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Streaming movies

By   /   April 6, 2011  /   Comments

Tired of picking up rental movies and the hassle to get them back on time? Maybe it’s time to switch to streaming movies directly to your TV. The technology has been developing for several years and even though it is still evolving, this may be a good time to take the plunge. Basically what you need is a TV, a high speed Internet connection (no dial-ups) and some way to connect those two together so that you can get movies from the Internet to your TV screen. It’s easier also if your Internet has wireless access so that you don’t have to wire your TV to a computer or router that you’re streaming from.  In the future, most TVs may have built in wireless connections and you’ll be able to connect directly to a movie streamer like Netflix or Amazon Instant Video. LG, Sony, Samsung and Vizio already models with this feature.

If your TV does not have direct wireless access you can still stream video using a device from TiVo or Roku. Roku has three levels of solutions starting at about $60 up to $100. Roku devices already have installed the apps that you’ll need to connect to your account at Netflix, Amazon, Hulu, Pandora (for Radio) and others. For TVs that don’t have built in wireless, Roku presents a reasonable and not too difficult solution. According to a recent CNET review, “…the Roku Player’s simplicity, affordable price, and superior programming selection make it the go-to choice…”.

Beware of product descriptions that include the words “easy setup”; compared to what? Brain surgery? When buying products that connect together it is often easier to buy the same brand and always look before purchasing to see if the same kinds of cable inputs are available on both devices. Your old DVD player had an S Video connection for example: your new one sports HDMI. If I had an old TV today, I would buy a new one with wireless Internet capability. If I owned a perfectly good, HD and HDTV capable TV, I’d buy a Roku box and stream movies from my Netflix account; maybe use Pandora to allow access to a million radio stations.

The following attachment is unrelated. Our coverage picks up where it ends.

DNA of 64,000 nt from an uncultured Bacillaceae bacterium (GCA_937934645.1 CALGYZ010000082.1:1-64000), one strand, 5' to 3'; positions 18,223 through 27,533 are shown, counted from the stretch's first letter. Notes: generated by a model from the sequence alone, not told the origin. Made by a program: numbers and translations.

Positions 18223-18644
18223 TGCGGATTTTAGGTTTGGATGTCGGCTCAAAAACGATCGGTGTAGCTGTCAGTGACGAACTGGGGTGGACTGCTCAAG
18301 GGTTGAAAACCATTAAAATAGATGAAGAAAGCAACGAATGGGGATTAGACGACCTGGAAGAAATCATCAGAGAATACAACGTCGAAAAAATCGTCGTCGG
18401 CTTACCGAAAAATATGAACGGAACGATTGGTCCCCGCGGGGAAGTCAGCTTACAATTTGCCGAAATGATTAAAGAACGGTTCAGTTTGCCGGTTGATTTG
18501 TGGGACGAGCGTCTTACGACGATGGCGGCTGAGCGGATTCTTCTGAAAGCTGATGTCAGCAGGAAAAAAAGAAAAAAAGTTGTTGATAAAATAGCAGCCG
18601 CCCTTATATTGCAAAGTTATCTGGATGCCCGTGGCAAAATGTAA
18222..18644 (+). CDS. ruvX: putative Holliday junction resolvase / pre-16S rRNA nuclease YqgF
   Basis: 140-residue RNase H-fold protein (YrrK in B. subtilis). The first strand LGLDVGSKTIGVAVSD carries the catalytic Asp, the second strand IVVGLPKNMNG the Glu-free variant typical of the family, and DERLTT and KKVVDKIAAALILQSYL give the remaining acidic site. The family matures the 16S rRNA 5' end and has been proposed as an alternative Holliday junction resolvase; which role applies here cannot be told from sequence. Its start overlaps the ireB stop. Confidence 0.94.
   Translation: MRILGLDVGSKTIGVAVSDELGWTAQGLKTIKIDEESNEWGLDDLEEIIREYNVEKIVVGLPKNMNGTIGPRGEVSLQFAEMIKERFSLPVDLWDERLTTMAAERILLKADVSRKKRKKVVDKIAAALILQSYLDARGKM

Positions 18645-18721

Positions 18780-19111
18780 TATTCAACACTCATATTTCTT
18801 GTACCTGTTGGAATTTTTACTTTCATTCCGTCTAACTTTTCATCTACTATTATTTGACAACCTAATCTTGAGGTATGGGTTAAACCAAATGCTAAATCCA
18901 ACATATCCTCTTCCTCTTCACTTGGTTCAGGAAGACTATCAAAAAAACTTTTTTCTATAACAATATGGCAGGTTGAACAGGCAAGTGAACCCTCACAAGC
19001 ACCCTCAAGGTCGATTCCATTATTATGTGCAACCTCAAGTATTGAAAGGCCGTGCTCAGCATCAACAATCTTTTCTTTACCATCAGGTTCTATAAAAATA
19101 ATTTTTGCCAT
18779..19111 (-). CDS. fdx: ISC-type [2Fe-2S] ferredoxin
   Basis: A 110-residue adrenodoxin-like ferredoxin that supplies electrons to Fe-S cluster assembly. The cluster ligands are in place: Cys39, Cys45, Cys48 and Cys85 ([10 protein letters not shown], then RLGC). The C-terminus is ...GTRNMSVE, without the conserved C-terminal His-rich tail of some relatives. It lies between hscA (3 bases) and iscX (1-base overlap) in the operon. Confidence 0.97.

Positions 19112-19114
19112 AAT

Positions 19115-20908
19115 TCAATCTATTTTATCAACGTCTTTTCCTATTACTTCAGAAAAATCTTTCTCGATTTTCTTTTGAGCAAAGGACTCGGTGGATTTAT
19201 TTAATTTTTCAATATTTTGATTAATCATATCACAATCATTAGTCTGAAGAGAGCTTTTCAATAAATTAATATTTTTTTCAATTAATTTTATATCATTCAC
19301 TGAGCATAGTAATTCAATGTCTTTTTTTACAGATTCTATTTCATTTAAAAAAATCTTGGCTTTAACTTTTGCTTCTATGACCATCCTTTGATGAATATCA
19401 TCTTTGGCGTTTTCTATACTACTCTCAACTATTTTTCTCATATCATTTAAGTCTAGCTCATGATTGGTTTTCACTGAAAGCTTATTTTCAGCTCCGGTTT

You can also stream direct from your cable box using the Mediacom On demand package which allows you access to some free movies and to their premium pay-per-view products (about $4.99 per day at this time).

The future is streaming ahead of us. Picking up DVDs, even receiving them by mail is dated and will one day disappear. Take the plunge now and enjoy instant movies at your fingertips or remote tips.

While we’re talking about evolving technologies, let me remind you of the importance of recycling obsolete electronic devices. Any device that contains heavy metals should be recycled instead of dumped. Recycle Albany, a project of the City of Albany and Keep Albany-Dougherty Beautiful has a little-publicized electronics recycling capability at their 2106 Habersham Road facility. The cost is free except for a $10 charge for TV sets. They take old PCs, printers, batteries, phones, etc for free. Call ahead at 430-5257 to let them know you are bringing recyclables to them (9 to 5 weekdays).

jimhallWritten by Jim Hall. Email your questions to geekspeak@mchsi.com . You can find Jim online at HallsTrainingSolutions.com

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  • Published: 1611 days ago on April 6, 2011
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  • Last Modified: April 3, 2011 @ 8:31 am
  • Filed Under: Geek Speak

About the author

Owner / Editor / Writer

Tom Knighton is the publisher of The Albany Journal. In November, 2011, he became the first blogger to take over a newspaper anywhere in the world. In August of 2012, he made the difficult decision to take the Journal out of print circulation and become an online news agency, a first for the Albany area.

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